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Have you ever been typing and clicking merrily along on a computer when, suddenly, it shuts off, makes a small hissing noise and emits a little puff of smoke? That happened twice to my 2.5-year-old Asus N71JQ notebook.
The notebook was a great deal when I bought it. About €1100 for a 17″+ monitor, Intel Core i7 4x2GHz CPU, AMD Radeon 4xxx integrated GPU, 2GB RAM (later upgraded to 8GB), and two 500GB SATA II hard drives. The thing weighs a ton, but I’d resolved never to buy a non-portable computer again.
A year after I bought it, it did the magic smoke trick described above. I sent it for warranty repair and it came back with a new motherboard and battery after about 3 weeks Then about 8 months after that, it smoked again. Warranty service, new motherboard and power supply. That was earlier this year.
This weekend I wanted to finally get the machine set up with a super-reliable disk configuration. I had been running full-disk encryption (dmcrypt/LUKS) on it for a while, but I wanted to add mirroring of the system and /home partitions and use the remaining space on the drives as a striped RAID0 array for downloads (mostly movies).
So I set up my partitions like this:
|/dev/sda2||1 GB||encrypted, RAID1 mirrored with /dev/sdb2 for LVM2 mirroring logs|
|/dev/sda3||498 GB||encrypted, LVM2|
|/dev/sdb1||1 GB||periodic bit-level backup of /dev/sda1, just in case|
|/dev/sdb2||1 GB||encrypted, RAID1 mirrored with /dev/sdba for LVM2 mirroring logs|
I ran cryptsetup luksFormat on /dev/sda3 and /dev/sdb3 and used the same passphrase I’d been using before. Since I wasn’t looking forward to entering 4 LUKS passwords at boot time, I set up the 1GB partitions with random passphrases which I stored in keyfiles and referenced from /etc/crypttab so that they’d come online automatically once the main volumes were unlocked and mounted. I then used mdadm to create a RAID1 array, /dev/md0, with /dev/sda2 and /dev/sdab2 mirroring each other.
Then I created a volume group, vg0, and added /dev/md0, /dev/sda3 and /dev/sdb3 to it. Nice, a 997GB virtual disk!
On vg0 I created logical volumes as follows:
|/||16 GB||LVM RAID1 mirroring between drives|
|/home||128 GB||LVM RAID1 mirroring between drives|
|swap1||16 GB||normal volume on /dev/sda3|
|swap2||16 GB||normal volume on /dev/sdb3|
|/download (symlinked to ~/Downloads)||842 GB||LVM RAID0 striping between drives|
|free space (on /dev/md0)||1 GB||Free for mirror logs of the RAID-ed volumes|
Now, I wasn’t doing a full reinstall, so I did this in a stepwise fashion. Move everything to one drive, repartition the other drive, set up crypto and LVM on it, move data, reboot, then do the other drive. It took me quite a while to plow my way through all the complexities of the partitioning, cryptsetup, mdadm and LVM configuration, mirror sync took many long hours, but eventually I got there. Everything worked. When I rebooted I expected to be asked for the passphrases to unlock /dev/sda3 and /dev/sdb3, and then the startup scripts would take care of unlocking /dev/sda2 and /dev/sdb2 for me using the password files now available on the unlocked /root volume. I got all my data back in place and celebrated my success, without rebooting but with a few beers.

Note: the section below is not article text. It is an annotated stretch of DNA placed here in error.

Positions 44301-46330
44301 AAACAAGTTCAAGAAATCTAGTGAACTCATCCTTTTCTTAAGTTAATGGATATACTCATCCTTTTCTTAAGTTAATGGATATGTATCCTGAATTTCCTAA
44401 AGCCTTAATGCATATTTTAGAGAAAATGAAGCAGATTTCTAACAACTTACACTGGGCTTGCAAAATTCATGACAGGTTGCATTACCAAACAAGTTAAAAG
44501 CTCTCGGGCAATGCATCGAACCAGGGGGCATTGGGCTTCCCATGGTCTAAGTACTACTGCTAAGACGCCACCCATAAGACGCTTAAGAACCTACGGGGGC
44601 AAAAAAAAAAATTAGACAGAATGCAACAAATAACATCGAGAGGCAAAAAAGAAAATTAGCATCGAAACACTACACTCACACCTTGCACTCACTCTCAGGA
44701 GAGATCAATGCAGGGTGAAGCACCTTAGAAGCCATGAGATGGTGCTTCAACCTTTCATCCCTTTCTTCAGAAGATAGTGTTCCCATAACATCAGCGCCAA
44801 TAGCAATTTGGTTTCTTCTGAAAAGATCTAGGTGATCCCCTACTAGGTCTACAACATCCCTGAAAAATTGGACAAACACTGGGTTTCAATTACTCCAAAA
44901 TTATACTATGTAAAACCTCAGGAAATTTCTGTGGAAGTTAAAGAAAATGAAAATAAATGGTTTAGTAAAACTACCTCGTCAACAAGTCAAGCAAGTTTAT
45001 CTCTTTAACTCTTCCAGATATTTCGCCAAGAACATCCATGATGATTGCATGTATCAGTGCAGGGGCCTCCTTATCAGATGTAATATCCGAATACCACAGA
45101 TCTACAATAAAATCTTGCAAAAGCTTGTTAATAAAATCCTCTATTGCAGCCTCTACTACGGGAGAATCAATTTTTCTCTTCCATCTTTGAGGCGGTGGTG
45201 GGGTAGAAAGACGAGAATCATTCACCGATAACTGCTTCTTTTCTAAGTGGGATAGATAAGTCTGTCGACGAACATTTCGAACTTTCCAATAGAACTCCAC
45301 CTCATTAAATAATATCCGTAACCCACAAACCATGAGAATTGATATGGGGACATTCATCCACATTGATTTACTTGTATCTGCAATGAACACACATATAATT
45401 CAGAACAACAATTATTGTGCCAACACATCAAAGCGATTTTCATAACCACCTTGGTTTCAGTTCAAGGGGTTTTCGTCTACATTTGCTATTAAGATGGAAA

The next day, the Ubuntu folks pushed out a few updates, one of which required a reboot (libc6? I don’t remember). I wasn’t deep into anything at the moment, so I applied the update and rebooted the machine. As expected, I was prompted for the passphrase for /dev/sda3, which I entered and which was accepted (I wish the Xubuntu greeter provided more useful details of the process, but that’s a complaint for another day). And then, disaster.
I was not asked for the passphrase for /dev/sdb3, but instead was dumped quite unceremoniously into a shell running off the initramfs. I was able to mount /boot, but nothing else. I manually unlocked /dev/sdb3 with cryptsetup luksOpen, but I still couldn’t mount /, /home or /download. What was wrong?
As it turns out, I made a major error in my thinking of how the boot process would proceed. Since / was a RAID1 mirrored volume, I figured that once I unlocked /dev/sda3 LVM would be able to mount it and then /etc/crypttab would be available to unlock /dev/md0. Wrong, wrong, wrong. To mount a mirrored volume, LUKS requires that both the members of the mirror pair and the mirror logs are available. (vg0/root)/etc/crypttab could not be accessed until /dev/sda3 (ok), /dev/sdb3 (ok) and /dev/md0 (not ok) were unlocked. A truly lovely circular dependency problem, I’m sure you’ll agree.
Naturally, I didn’t save the 256-character passwords I generated to unlock /dev/sda2 and /dev/sdb2 using 256 bytes of base64-encoded /dev/random output anywhere other than (vg0/root)/etc/md-key, so I had absolutely no way to get everything opened and mounted. Argh! Many hours of trying things using the Ubuntu CD in rescue mode and SysRescueCD off a USB stick, plus plenty of reading man pages, HOWTOs and forum posts on LUKS, dmcrypt, etc. yielded no progress.
So, I gave up. Time to reinstall. This time, I partitioned the disks the way I wanted them, created my /, /home and /download volumes under LUKS with encryption on just a single drive, and figured I’d take another crack at mirroring some other time. I did have actual work to do.
By late today I had everything reinstalled: familiar apps, my dev environment, custom scripts and some Xfce desktop customization. Somehow I lost my Firefox sync bookmarks during this process, but I’ll survive that. Restored my /home off the hulking black Darth Vader-ish NAS box I rsync it to daily with a cronjob. I read my mail, took care of a few things, and then let myself play The Battle for Wesnoth for a couple of hours before buckling down to work on a job I’m somewhat behind on.
My troops were wiping out orcs and brigands quite handily when, suddenly…
Black screen. Hissing sound. Puff of smoke.